With invasive species, the frontline is everywhere. It’s in bushland where regenerators yank out weeds, on wharves where biosecurity officers check shipping containers, in departments where government officers develop new policies and regulations, in laboratories where biologists figure out the weaknesses of a new invader, and so on.
In this series of stories we invite a person working in one domain of invasive species work – whether research, policy, advocacy, or control – to write about some of the invasive challenges they are grappling with.
These are passionate people protecting Australia from invasions. We hope you like their stories as much as we do.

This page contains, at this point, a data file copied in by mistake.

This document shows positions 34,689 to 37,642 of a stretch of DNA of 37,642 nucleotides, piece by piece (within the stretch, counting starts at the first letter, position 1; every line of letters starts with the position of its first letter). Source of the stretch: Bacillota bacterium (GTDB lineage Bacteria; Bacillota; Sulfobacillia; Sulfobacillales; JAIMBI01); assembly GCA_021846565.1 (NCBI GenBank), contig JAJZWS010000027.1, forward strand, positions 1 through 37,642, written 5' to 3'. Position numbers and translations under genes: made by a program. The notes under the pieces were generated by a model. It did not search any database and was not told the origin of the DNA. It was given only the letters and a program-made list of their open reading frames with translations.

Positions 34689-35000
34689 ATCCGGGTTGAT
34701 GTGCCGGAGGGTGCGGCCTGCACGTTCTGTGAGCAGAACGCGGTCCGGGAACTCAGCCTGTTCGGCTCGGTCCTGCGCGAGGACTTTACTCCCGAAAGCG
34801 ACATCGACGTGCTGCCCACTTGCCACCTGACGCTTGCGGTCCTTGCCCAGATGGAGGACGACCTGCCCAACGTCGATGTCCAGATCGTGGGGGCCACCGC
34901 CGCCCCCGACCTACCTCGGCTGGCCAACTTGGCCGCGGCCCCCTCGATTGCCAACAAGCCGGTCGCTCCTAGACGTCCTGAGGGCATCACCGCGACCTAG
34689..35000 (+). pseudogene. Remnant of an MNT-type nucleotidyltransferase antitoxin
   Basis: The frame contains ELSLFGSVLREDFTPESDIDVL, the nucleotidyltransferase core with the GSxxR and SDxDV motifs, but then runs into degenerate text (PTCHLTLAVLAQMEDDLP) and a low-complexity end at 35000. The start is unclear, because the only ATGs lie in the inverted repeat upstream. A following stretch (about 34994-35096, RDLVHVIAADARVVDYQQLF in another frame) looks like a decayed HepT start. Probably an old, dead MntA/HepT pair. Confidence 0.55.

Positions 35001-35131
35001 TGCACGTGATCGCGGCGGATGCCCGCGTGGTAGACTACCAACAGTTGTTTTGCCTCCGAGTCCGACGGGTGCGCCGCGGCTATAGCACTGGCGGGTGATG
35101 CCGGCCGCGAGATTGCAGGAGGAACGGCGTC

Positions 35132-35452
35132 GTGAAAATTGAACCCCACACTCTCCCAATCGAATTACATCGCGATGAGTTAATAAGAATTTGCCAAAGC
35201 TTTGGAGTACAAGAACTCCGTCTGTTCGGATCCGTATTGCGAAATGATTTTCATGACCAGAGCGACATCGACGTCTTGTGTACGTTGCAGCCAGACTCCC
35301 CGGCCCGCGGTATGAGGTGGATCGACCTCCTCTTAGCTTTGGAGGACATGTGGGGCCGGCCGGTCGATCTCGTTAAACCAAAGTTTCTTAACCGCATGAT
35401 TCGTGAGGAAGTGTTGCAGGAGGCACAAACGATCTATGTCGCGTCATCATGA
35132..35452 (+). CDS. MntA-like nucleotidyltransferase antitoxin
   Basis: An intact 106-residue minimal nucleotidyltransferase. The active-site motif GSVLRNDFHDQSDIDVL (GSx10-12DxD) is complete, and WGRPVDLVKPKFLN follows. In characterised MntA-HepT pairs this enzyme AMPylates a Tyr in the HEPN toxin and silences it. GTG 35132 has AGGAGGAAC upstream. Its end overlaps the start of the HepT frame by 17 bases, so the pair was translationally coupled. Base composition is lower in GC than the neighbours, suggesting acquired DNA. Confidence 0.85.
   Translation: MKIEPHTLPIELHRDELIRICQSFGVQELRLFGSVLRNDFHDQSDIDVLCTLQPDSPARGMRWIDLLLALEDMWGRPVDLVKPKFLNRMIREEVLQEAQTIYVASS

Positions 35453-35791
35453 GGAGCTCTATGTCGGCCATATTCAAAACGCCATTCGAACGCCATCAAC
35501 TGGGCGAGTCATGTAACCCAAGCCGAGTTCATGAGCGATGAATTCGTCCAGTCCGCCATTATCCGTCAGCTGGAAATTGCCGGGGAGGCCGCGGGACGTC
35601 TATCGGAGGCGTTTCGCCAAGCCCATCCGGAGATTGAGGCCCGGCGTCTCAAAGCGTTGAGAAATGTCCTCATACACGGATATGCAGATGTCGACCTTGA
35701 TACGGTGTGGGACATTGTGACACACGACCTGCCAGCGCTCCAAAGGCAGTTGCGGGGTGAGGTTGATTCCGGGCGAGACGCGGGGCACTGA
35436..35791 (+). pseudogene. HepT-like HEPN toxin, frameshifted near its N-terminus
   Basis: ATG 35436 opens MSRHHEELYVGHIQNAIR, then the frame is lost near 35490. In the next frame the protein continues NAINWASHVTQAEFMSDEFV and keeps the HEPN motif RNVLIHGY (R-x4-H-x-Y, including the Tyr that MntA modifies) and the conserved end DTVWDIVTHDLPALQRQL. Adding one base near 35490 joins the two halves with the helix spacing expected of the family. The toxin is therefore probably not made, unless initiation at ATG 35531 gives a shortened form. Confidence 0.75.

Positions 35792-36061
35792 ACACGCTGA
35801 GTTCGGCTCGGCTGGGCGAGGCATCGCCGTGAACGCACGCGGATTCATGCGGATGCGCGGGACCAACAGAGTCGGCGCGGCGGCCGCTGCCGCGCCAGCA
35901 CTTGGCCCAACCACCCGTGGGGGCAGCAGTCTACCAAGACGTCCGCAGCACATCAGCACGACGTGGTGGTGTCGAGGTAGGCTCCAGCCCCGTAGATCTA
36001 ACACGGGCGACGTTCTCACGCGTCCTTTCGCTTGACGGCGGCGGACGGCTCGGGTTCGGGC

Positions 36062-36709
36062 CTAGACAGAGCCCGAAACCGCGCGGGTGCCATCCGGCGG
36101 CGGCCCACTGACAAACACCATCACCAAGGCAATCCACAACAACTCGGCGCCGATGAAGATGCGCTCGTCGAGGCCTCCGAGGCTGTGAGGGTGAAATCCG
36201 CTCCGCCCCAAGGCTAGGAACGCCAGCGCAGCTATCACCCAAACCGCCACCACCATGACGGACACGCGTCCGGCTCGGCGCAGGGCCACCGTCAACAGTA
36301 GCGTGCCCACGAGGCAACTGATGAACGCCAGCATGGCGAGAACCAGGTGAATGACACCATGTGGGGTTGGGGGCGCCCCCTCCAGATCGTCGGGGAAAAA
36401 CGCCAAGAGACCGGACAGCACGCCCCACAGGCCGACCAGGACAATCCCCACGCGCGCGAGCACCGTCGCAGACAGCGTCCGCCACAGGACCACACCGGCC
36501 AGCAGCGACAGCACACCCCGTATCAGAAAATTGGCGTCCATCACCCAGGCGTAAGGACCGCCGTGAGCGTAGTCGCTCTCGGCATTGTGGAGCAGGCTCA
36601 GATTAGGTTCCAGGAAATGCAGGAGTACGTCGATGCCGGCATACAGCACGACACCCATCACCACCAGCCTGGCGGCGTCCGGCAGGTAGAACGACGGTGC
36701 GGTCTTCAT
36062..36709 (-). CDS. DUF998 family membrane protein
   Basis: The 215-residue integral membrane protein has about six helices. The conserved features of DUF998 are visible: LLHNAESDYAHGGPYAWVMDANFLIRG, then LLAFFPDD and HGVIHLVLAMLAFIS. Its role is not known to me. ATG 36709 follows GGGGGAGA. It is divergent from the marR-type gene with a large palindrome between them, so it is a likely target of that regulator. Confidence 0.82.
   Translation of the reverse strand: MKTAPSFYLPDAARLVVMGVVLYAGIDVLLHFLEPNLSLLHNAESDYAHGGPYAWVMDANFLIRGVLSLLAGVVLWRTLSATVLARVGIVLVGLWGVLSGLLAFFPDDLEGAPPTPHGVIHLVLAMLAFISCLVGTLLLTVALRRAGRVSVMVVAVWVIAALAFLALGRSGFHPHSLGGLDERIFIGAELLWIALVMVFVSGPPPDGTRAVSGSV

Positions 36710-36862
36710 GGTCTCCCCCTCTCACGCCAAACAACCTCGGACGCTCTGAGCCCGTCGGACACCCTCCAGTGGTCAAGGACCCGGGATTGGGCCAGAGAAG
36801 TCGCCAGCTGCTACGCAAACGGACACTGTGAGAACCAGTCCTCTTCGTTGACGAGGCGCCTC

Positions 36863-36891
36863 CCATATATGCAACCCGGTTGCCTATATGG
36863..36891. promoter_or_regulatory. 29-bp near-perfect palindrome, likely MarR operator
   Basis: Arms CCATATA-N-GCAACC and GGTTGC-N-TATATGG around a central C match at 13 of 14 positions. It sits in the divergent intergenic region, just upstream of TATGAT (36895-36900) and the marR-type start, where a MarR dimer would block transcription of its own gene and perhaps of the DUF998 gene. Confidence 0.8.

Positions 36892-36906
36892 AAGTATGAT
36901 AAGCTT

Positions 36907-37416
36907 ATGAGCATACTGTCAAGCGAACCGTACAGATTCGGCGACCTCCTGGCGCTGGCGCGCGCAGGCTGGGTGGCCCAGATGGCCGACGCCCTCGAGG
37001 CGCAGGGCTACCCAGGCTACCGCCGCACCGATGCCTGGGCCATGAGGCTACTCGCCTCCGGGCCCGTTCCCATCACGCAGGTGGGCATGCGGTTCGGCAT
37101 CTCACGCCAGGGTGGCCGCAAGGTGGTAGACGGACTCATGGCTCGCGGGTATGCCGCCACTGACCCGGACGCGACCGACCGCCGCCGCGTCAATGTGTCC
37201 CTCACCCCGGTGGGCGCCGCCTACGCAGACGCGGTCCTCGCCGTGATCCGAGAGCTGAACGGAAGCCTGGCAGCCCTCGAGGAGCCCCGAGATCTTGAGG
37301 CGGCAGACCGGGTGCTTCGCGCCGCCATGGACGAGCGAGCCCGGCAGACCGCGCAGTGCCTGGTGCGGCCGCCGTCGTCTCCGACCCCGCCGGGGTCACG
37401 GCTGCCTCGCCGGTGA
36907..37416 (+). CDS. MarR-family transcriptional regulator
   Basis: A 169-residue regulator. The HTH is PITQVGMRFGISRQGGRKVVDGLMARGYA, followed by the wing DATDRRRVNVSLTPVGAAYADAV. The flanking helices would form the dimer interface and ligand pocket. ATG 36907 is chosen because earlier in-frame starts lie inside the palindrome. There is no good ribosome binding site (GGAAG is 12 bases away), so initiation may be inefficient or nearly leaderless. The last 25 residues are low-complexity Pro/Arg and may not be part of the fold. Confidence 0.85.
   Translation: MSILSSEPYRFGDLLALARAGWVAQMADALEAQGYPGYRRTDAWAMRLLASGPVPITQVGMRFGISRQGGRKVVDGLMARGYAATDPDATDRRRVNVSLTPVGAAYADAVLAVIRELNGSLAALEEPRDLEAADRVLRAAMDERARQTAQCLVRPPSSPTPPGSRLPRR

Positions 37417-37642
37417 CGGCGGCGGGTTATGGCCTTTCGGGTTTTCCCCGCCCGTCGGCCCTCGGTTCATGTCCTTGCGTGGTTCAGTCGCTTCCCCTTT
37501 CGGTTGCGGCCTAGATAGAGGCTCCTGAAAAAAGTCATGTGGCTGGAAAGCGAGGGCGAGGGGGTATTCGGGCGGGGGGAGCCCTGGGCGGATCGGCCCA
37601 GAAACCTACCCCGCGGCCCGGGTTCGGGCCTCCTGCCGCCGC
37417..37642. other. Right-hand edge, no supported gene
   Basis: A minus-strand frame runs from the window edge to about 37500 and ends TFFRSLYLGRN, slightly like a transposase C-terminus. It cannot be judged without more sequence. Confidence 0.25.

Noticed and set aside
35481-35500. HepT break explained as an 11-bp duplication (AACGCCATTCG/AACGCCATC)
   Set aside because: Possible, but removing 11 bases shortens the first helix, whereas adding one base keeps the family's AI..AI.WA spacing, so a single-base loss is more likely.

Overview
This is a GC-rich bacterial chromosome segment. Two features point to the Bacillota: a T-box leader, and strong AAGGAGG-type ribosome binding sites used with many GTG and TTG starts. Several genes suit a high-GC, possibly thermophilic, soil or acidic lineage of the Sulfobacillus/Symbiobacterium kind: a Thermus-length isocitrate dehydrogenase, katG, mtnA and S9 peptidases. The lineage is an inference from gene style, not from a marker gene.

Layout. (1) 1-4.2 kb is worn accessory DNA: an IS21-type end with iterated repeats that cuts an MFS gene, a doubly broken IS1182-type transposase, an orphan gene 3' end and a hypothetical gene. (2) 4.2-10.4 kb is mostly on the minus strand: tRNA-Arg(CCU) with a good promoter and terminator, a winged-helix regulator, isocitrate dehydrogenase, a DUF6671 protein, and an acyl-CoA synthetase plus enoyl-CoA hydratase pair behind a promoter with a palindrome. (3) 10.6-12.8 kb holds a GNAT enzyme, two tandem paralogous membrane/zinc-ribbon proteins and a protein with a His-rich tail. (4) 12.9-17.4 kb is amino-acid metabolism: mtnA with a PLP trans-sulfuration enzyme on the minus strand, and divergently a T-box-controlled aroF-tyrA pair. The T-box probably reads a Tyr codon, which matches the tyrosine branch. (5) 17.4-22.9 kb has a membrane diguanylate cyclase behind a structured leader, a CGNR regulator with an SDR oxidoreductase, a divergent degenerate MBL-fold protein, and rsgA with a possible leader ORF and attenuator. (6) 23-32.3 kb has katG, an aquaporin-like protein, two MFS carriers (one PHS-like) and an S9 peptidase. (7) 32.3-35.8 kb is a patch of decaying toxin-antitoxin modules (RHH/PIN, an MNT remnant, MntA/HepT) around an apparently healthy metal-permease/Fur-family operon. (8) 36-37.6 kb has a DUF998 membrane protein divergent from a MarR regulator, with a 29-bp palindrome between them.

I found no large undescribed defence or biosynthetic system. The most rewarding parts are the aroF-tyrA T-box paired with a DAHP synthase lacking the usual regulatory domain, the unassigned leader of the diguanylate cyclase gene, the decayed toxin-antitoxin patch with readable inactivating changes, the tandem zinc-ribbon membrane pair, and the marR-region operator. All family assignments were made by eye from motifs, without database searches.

When you think ‘invasive species’, exotic Springtails probably do not spring to mind.
In our third Frontline story, zoologist Penelope Greenslade explains why invasive Springtails are of concern and what it is about Springtails that have kept her intrigued for 50 years.
One of Australia’s most loved island paradises, Lord Howe Island, has more than its fair share of invasive species.
Sue Bower writes of the ambitious and inspiring 30-year project to rid Lord Howe of many of its worst invaders.
Our first frontline worker is from the Daintree: Dr Hugh Spencer, a biologist and director of the Cape Tribulation Tropical Research Station.
The Daintree tends to evoke an image of unspoilt wilderness – “we saved the Daintree, didn’t we?” – but invaders have little respect for wilderness and not all inhabitants of this special area respect the original flora and fauna.